packardEvery business needs an origin story.

Some companies are particularly proud of their origins. Hewlett Packard famously purchased, restored and preserved the garage in which Bill Hewlett and Dave Packard first established their partnership.

Some companies would rather we forget where they came from. Case in point, Hugo Boss’s dubious distinction as manufacturer of Nazi uniforms.

In comic book terminology, an origin story is an account or back-story revealing how a character or team gained their superpowers and/or the circumstances under which they became superheroes or supervillains.

The origin story is actually really essential because if Spiderman, let’s say, were just some web-slinging vigilante without the benefit of the whole Uncle Ben being killed by a burglar storyline, would we really open our hearts to Peter Parker and his “with great power comes great responsibility” credo?

The backstory gives us a reason to care.

In business, the backstory does a couple other things, too, that could really help prospective clients connect with your business, philosophies and why you do what you do.

Taking a page from the comic book writers’ handbook. Here are five element to a compelling origin story (adapted from the checklist on Superhero Nation!). Write your own.


  1. Make your story relatable: Walking hand-in-hand with “give us a reason to care” comes “make your story relatable.” There’s a struggle you went through to get to where you are and there’s a reason why you offer the work that you do. That struggle and your reason for being is probably very familiar to the rest of us, if you dig deeply enough to find the truth behind it. Find the truth, be specific, and your story will be relatable.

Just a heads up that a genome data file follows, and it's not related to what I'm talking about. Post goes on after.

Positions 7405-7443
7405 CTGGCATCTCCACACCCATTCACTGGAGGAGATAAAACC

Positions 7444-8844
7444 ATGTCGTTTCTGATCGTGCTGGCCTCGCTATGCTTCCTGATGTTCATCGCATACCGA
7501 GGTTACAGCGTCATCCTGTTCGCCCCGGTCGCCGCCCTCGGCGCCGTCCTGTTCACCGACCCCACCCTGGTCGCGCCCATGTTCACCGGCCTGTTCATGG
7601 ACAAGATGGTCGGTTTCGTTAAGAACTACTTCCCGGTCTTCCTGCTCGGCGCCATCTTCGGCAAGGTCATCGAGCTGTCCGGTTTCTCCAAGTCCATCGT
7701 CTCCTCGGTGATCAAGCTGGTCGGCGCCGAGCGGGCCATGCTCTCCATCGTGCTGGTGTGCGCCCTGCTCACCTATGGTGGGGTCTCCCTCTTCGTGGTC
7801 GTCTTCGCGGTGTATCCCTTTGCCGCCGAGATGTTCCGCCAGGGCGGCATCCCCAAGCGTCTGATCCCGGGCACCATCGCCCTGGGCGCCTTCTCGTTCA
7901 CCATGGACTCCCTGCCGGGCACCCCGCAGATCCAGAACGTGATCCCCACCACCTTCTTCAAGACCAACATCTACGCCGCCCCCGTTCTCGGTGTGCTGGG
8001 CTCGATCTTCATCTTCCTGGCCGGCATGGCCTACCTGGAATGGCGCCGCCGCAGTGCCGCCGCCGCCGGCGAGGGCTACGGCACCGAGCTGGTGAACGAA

2. Show how you’ve proven yourself. In superhero talk, they say “don’t make your hero a Chosen One -– give him a chance to prove himself.” Show how you’ve earned your stripes. You can plainly see how much more powerful that narrative is than the “silver spoon” version of the story
  3. Cast a villain: Before you rise, you overcame adversity, on some level. Even if it was internal strife. Even if you know you had a part in your struggle (because you know you did…) There are the circumstances that played “against” you. Show us how you triumphed. More than likely, your “villain” probably has something to do with your success, today. Your plots are intertwined. So don’t leave them out of your origin story.
  4. Show how a conventional background can lead to an extraordinary idea. Cast yourself as a “real person” and it will be easier to create a narrative. You don’t have to hide the blemishes. You are fallible. And a flawed narrator who didn’t have the goods served to him on a silver platter, as we know, is more relatable.
  5. Give us a happy ending, while reminding us that it’s not really the ending. We are all works in progress, right? So while we want to know that you found your footing, you’ve proven yourself, you’ve made it past adversity, and you’ve reached beyond your humble beginnings, we also want to know that you are still doing the work and putting your philosophies into practice each and everyday…and that it’s working for you…

So, take a crack at writing your company’s origin story. Post it in the comments below or post a link to your company’s about page, which could house a version of this story.